27 Nov 2023
The Murlough Fund, established by John and Fiona McCowan, have donated an award of £5,000 between two local groups with the aim of breaking down loneliness and isolation.
The Northern Ireland Rural Women’s and Cushendun & District Development Association will both run programmes for older people, including art and craft workshops, dancing, mindfulness, gardening and yoga.
Speaking ahead of Giving Tuesday, John McCowan said:
“Both myself and Fiona originally come from Northern Ireland. We were fortunate enough over our careers to be involved in fundraising activities and supporting charitable organisation and causes.
“We established the Murlough Foundation with the principle aims of addressing issues around access to, and support of, those in education, and to address issues regarding loneliness and isolation.
“We were keen to fund a couple of initiatives this year recognising that the current economic environment has made things even more difficult for the charitable sector and those they support. The applications for funding were so worthy across the board. It was really difficult to just choose just the two.
“Hopefully by supporting these initiatives we will be able to engage and help some of those most in need of engagement with others.”
Orla Black, Grants Director at the Community Foundation said:
“Through partnering and supporting the Murlough Foundation, we at the Community Foundation were able to help target specific programmes and groups working to address loneliness.
“As we approach Christmas this is especially poignant given that the cost-of-living crisis has most certainly increased levels of isolation and loneliness, particularly amongst our older people.”
Louise Coyle, Director of the Northern Ireland Rural Women’s Network added:
“The Northern Ireland Rural Women’s Network will offer older women in rural areas the opportunity to participate in activities that will help them to connect with other people who may also be experiencing feelings of isolation and loneliness.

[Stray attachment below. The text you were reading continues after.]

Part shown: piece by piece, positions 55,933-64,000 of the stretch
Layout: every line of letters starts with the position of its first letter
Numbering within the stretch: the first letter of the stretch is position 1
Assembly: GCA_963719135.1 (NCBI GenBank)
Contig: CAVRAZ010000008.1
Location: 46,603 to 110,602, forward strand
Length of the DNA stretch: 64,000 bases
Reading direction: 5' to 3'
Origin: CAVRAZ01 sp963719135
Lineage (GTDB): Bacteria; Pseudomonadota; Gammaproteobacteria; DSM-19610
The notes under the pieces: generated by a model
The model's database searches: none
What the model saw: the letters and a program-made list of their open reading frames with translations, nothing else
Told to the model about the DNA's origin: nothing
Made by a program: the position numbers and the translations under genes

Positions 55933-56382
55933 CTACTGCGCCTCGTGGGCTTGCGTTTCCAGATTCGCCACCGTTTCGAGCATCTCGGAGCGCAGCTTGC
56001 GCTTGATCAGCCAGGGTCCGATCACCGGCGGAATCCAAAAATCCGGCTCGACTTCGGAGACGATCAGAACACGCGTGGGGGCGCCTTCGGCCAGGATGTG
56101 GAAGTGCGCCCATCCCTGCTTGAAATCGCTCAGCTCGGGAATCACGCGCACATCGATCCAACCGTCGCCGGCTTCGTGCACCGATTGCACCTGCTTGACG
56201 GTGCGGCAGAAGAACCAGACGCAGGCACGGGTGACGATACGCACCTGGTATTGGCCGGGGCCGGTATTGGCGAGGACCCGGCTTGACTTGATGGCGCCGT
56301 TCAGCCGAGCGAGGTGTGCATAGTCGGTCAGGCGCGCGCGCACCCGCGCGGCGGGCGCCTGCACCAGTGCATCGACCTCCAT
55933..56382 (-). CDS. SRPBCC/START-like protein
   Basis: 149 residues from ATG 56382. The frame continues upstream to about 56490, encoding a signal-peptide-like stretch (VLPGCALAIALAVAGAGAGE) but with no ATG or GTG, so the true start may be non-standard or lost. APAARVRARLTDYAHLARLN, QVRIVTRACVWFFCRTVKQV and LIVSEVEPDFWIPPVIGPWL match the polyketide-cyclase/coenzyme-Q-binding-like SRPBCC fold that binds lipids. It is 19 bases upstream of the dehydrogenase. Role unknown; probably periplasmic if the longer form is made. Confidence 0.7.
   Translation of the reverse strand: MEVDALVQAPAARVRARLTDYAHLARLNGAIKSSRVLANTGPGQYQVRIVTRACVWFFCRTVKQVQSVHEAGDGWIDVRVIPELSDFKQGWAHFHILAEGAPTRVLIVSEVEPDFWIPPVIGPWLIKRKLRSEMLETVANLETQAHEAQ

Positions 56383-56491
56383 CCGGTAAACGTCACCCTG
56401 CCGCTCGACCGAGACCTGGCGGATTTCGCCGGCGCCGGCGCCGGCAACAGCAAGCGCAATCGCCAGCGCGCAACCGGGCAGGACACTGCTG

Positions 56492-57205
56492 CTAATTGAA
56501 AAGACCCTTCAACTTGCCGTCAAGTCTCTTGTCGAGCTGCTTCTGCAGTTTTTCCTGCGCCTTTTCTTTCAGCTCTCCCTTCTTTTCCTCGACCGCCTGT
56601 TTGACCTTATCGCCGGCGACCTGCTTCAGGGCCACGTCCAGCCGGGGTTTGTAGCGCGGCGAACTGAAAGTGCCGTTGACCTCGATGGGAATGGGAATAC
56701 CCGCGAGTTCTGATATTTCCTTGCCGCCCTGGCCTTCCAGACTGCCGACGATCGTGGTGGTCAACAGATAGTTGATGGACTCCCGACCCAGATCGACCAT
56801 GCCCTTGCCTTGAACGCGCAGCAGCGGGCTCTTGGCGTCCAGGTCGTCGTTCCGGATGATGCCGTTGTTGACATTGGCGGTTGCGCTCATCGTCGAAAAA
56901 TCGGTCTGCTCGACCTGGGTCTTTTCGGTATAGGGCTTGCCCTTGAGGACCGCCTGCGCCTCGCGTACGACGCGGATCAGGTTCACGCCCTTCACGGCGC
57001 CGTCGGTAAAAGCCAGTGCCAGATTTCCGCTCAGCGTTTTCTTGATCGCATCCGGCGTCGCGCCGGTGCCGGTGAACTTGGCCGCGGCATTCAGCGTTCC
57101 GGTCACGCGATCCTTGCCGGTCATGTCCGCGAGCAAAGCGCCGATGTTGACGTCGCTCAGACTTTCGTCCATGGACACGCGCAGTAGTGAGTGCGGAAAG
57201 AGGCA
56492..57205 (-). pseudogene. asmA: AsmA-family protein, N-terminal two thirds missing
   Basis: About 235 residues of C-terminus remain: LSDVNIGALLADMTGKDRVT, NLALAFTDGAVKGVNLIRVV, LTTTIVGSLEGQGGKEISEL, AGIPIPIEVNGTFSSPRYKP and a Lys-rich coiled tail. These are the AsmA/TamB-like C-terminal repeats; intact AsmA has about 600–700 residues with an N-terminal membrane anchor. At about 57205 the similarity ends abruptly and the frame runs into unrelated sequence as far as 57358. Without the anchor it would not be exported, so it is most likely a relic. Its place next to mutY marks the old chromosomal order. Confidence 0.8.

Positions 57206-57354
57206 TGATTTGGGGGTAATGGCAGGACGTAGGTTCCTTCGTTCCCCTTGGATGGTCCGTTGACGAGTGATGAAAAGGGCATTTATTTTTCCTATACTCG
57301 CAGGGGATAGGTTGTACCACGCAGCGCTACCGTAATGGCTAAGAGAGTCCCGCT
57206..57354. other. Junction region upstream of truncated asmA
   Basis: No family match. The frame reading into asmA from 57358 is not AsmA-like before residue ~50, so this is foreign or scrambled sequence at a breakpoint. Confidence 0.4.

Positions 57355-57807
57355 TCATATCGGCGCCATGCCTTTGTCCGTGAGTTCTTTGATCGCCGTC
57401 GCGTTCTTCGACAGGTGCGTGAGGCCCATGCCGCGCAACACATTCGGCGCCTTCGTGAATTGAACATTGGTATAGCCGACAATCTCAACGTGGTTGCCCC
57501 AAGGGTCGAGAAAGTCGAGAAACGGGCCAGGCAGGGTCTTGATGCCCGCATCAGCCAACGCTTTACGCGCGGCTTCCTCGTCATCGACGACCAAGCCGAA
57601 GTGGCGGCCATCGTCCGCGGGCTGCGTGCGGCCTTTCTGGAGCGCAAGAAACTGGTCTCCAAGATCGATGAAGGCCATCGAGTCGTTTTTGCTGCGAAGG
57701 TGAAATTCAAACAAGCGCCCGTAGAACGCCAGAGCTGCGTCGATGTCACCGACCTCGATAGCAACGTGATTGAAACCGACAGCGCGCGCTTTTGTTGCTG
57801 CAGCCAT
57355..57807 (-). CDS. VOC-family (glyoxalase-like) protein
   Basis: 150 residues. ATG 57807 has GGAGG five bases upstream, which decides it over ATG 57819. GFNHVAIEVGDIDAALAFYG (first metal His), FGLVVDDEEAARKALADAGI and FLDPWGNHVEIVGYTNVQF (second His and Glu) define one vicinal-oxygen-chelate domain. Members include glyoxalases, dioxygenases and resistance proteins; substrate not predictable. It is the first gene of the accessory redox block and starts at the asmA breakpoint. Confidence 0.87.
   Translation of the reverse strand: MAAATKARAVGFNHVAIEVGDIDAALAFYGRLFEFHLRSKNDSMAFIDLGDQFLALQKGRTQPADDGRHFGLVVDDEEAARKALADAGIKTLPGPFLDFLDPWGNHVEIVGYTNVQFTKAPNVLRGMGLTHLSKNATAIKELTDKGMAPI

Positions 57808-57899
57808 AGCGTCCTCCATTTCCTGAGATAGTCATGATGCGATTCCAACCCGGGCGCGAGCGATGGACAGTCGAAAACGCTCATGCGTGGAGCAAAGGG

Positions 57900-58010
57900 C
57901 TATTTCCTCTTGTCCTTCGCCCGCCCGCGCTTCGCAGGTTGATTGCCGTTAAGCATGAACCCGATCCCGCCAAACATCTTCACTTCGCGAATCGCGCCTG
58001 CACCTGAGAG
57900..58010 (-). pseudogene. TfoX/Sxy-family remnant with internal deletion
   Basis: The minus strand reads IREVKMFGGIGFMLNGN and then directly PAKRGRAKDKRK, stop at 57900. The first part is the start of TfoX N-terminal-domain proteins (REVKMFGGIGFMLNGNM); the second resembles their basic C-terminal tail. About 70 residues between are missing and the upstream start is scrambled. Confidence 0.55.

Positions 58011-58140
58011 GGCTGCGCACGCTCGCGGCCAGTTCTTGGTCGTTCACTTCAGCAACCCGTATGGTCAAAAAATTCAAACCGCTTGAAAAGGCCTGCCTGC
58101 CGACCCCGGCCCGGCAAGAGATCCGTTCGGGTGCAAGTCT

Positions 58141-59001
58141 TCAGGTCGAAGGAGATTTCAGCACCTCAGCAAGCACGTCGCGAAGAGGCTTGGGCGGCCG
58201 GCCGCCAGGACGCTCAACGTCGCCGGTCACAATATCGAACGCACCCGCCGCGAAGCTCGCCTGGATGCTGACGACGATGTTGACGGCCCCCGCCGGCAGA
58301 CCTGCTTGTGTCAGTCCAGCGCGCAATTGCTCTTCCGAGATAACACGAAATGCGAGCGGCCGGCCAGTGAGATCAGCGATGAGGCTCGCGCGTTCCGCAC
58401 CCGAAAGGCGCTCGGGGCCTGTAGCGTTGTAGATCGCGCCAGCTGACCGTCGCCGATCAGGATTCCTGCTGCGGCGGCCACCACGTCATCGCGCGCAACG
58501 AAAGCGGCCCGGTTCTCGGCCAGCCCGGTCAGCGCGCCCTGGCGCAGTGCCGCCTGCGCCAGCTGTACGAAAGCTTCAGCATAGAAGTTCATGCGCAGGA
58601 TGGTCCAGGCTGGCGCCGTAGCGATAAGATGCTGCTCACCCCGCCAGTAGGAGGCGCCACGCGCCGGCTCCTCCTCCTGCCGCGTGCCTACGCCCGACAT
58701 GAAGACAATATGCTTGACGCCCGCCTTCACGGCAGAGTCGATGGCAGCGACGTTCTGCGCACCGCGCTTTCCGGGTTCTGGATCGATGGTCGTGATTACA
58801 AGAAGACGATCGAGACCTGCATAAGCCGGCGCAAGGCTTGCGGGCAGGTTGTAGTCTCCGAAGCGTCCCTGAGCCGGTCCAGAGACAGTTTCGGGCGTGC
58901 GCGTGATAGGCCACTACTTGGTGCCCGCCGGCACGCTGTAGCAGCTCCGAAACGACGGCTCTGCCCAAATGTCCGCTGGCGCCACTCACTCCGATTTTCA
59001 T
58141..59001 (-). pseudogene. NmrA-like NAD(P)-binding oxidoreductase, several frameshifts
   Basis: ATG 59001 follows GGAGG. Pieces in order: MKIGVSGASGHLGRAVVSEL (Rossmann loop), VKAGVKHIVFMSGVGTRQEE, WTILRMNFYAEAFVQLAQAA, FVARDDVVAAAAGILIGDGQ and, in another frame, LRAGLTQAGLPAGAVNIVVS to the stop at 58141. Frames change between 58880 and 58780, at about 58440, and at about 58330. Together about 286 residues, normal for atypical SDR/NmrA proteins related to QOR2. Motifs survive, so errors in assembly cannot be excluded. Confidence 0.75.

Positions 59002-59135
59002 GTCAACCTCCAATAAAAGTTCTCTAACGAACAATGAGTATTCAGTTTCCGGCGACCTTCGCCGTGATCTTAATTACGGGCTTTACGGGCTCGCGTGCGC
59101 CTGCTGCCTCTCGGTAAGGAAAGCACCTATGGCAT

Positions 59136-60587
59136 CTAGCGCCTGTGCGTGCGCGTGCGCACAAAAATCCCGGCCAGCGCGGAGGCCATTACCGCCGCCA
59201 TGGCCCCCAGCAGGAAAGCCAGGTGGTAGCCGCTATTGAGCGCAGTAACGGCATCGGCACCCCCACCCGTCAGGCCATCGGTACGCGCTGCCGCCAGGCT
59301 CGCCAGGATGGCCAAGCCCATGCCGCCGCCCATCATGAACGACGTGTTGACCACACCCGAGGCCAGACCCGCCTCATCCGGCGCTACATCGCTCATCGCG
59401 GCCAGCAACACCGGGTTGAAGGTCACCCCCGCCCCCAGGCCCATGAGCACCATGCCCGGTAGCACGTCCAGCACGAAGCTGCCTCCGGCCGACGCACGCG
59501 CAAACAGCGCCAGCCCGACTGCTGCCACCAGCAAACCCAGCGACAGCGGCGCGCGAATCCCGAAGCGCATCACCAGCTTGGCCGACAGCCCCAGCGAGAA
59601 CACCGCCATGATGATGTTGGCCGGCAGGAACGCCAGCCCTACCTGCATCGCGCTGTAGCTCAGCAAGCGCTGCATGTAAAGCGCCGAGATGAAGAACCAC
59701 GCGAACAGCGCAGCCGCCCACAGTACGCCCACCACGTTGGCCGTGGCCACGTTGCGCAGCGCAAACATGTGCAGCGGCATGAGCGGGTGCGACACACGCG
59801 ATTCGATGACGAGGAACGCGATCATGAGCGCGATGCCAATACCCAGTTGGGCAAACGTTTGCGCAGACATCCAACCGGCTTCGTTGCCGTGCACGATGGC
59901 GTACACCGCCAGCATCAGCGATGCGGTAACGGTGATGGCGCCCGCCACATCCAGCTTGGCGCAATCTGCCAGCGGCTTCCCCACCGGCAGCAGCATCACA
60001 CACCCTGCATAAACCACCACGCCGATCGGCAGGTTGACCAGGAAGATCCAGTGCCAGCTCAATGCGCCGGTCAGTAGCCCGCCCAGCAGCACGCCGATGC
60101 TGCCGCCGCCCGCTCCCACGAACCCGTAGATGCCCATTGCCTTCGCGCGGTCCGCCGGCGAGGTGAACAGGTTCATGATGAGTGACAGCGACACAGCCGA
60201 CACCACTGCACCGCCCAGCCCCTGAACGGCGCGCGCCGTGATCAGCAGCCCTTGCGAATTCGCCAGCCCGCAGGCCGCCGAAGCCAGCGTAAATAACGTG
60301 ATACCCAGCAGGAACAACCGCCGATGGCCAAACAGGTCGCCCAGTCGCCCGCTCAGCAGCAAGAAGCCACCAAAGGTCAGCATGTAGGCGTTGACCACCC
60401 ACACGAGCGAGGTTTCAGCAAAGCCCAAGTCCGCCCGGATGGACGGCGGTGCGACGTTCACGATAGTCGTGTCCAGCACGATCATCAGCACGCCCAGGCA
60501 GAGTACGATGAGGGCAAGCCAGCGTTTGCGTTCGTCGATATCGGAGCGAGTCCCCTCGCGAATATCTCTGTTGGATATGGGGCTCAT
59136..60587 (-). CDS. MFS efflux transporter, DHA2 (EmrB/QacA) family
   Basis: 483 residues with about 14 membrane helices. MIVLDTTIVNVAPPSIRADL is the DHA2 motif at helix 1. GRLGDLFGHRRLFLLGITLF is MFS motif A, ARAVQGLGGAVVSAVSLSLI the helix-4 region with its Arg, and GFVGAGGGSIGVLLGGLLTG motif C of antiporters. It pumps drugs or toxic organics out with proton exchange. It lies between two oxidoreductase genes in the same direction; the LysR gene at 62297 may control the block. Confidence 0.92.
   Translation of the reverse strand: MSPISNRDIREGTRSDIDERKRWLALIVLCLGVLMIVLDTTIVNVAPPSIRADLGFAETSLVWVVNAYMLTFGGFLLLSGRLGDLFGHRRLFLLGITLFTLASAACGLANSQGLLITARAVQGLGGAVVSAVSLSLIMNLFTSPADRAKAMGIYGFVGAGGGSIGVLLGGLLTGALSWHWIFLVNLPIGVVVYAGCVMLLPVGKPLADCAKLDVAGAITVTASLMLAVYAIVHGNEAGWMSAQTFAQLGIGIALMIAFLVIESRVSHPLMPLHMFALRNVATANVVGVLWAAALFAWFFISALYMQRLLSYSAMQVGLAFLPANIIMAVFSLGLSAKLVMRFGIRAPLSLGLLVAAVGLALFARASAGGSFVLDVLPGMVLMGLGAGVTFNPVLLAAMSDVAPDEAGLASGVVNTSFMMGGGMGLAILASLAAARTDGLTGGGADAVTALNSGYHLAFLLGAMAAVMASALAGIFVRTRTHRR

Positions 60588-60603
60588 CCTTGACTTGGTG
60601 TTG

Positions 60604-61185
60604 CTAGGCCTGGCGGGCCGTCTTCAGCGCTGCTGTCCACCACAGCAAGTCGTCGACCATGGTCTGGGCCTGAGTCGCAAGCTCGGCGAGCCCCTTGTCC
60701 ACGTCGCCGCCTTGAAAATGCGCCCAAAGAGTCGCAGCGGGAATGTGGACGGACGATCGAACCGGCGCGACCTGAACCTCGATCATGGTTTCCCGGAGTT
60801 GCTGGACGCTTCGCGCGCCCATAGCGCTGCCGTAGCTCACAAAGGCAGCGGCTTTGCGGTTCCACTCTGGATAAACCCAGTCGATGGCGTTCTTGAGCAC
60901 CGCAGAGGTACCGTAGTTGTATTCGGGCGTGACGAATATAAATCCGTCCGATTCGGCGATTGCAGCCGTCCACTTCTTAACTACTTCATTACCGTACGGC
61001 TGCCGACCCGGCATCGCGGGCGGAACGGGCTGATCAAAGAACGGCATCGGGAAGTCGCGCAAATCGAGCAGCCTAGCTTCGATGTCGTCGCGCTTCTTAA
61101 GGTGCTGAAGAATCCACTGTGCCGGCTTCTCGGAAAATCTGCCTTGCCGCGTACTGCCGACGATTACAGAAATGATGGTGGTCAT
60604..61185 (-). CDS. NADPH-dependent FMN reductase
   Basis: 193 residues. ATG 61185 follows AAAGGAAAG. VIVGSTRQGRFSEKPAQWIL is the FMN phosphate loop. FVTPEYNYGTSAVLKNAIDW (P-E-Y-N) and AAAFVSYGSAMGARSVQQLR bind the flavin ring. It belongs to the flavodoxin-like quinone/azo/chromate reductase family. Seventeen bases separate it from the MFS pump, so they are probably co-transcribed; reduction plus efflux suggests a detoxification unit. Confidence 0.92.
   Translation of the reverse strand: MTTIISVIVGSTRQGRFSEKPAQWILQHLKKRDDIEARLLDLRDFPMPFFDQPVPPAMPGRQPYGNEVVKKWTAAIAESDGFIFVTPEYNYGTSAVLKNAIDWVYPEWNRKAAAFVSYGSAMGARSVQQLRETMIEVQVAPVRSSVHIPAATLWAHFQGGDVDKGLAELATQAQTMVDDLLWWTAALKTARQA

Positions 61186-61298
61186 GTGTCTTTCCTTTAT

“For many, it is the first steps of coming together that are the hardest. We would encourage anyone to make that step with us and come along to a very welcoming and open environment.
“This funding, which we are delighted to receive, will allow us to offer isolated women the opportunity to participate in our programmes in order to build their confidence and bring people together.”
Anne Godfrey, Secretary of the Cushendun & District Development Association, spoke on how their Set Dancing classes will be used to bring people together across the Cushendun area:
“Cushendun is a community which places value on keeping traditional cultural activities alive. Part of the traditional cultural life of Cushendun and District has been, over generations, traditional music and dance. In particular, Set Dancing, which took place in houses in the area and was seen as an important part of the local tradition, which kept going until roughly the 1950.
“Set dancing, by its nature, encourages people to get to know and have fun with people they may not know at all or only slightly. Again, by its nature it encourages cross- generational mixing.
“As well as improving the physical and mental health of those who attend, an on-going set dancing class in the village, which is open to all, will enhance local connections, which are invaluable in a small village and rural area like ours.”